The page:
So the other day I posted a blog surrounding this whole mess we’re calling the ‘solar trade war’, of which the US and China are the key players, and of which I finished by saying would benefit nobody and, if anything, seriously hurt the solar industry at a crucial (this can’t be understated) moment in its growth.
At this point in time, solar as a form of energy, a very nice one at that, is rapidly approaching grid parity with fossil fuels, and in many instances is able to compete on par for energy prices to both consumer and producer, with the big coal and oil lobbies. That is one impressive feat considering relatively little government subsidies have been involved (that’s relative to fossil fuels) and massive growth has occurred in just 5-10 years, not decades.
However, this lack of comparative funding and phenomenal growth clearly doesn’t sit very well with the US and the Department of Commerce, who severely oppose the Chinese solar market and it’s doings, which have undeniably been a key driving force in this event.
Very briefly, the Chinese government has been found ‘illegally’ subsidising their solar industry and key companies, such as SunTech, by selling them for below-market prices, effectively flooding the global solar market with cheap panels. The US has branded this anticompetitive and blamed it for the crash in US-solar sales and Solyndra’s collapse, responding by slapping a small, but nonetheless important 2-4% trade import tariff on Chinese solar. That was then.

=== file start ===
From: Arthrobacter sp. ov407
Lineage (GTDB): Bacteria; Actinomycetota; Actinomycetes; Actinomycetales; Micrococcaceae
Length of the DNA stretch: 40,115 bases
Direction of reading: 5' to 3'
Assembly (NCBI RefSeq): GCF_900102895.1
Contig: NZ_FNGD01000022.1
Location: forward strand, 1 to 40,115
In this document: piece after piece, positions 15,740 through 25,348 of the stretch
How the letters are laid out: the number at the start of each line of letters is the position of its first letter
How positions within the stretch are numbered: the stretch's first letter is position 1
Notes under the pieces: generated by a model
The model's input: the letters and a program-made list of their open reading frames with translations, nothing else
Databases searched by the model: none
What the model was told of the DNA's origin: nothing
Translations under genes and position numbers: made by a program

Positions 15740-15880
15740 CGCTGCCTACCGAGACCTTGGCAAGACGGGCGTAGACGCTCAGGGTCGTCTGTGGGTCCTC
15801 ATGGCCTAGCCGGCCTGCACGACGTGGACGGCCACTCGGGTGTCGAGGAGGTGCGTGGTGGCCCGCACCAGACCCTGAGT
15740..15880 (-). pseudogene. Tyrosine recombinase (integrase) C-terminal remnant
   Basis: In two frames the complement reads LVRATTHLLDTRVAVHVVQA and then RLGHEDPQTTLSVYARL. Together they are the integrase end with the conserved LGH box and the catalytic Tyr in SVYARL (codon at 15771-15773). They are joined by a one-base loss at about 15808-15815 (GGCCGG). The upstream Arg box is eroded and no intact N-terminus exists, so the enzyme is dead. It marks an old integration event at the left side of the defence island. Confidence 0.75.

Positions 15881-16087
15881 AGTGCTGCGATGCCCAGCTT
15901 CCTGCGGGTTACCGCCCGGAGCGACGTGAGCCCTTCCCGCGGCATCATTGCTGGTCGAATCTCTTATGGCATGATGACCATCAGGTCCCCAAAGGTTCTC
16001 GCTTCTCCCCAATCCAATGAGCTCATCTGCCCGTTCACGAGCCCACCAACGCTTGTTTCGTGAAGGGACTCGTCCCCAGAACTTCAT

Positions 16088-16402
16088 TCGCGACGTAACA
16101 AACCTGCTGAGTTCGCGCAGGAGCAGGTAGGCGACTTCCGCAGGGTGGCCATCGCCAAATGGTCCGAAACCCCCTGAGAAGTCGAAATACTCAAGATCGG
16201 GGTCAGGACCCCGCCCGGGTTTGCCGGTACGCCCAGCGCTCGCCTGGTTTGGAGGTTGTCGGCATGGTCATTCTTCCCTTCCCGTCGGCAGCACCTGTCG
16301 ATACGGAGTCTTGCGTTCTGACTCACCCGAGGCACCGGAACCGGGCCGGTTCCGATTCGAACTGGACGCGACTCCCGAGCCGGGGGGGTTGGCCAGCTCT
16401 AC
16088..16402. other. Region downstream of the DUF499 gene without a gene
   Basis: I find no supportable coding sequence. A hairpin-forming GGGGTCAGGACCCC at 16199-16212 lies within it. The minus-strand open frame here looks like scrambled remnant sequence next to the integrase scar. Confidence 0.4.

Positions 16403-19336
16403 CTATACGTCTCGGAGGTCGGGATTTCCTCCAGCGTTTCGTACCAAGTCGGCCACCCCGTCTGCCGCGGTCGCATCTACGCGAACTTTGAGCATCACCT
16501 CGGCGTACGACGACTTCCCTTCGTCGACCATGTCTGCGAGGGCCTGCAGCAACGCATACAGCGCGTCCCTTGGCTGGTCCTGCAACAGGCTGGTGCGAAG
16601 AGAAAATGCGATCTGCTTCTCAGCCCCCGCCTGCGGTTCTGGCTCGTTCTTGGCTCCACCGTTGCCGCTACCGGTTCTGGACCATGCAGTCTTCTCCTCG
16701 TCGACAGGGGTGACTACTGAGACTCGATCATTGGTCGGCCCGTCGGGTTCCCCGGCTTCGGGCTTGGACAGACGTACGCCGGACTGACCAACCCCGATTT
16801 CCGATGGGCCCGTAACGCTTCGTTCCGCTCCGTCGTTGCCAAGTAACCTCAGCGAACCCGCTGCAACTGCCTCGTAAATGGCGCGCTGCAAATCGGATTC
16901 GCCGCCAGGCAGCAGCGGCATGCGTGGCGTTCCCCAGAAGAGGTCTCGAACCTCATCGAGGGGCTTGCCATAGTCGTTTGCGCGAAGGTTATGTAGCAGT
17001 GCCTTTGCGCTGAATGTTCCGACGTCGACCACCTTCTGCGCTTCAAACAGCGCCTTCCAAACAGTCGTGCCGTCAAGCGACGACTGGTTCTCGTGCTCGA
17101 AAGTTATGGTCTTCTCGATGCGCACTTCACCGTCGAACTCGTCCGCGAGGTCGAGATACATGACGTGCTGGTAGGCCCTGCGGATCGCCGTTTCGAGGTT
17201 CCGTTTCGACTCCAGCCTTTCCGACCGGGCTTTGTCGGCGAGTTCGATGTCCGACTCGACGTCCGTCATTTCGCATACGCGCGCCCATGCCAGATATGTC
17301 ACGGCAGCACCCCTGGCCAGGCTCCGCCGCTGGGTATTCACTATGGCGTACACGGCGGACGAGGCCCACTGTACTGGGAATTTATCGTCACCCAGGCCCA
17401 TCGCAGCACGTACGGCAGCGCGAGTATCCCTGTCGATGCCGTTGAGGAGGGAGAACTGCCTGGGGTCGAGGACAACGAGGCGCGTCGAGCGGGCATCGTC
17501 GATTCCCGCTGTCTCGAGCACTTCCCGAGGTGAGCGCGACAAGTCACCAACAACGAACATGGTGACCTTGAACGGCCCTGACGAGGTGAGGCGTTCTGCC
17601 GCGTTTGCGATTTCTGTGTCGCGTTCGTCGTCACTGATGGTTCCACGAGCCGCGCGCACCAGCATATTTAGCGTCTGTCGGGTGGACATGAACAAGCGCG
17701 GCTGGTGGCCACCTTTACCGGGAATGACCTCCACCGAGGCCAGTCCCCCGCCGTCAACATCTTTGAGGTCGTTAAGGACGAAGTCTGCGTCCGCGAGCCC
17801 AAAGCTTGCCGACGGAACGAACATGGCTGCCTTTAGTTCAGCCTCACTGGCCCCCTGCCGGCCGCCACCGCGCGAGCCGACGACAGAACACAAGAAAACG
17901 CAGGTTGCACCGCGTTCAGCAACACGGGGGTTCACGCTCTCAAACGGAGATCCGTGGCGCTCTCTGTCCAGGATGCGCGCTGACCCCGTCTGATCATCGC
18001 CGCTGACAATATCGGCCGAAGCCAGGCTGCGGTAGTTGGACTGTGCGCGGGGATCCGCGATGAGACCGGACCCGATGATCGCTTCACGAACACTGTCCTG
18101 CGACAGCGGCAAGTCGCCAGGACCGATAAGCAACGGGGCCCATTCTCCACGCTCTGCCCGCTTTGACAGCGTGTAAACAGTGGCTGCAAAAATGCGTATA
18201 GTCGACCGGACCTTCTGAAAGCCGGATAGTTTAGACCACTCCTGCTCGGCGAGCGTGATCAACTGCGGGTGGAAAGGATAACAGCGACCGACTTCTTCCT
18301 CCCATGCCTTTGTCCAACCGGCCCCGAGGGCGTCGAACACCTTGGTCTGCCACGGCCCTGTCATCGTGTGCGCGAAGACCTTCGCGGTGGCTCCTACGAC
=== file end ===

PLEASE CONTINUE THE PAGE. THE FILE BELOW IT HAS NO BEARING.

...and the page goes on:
Now it seems they’ve upped the ante, with the Department of Commerce raising tariffs to 31% for the major Chinese solar companies, and as high as 250% (!!) on smaller firms, effectively forcing the Chinese to raise their prices to meet ‘market’ levels, i.e. the US’, despite their ability to produce at such cheap and effective prices. I find this to be sheer madness (some may say blatant protectionism) by the Department, who could easily be accused of crippling the solar industry at a time when just one more nudge in the right way could lead to an explosion in sunlight-derived energy.
It may be true that the Chinese have been unfairly aiding their solar markets, but the fact of the matter is this; the US is doing exactly the same, and as I say in my earlier post, SolarWorld reaps rewards far beyond those of SunTech, and yet we leave them alone entirely. Not only this, but why should cheap solar panels, in abundance around the world, which are no doubt forcing prices down hugely and cleaning up the atmosphere, be subject to these crazy tariffs just because the US feels its own domestic manufacturers are at risk?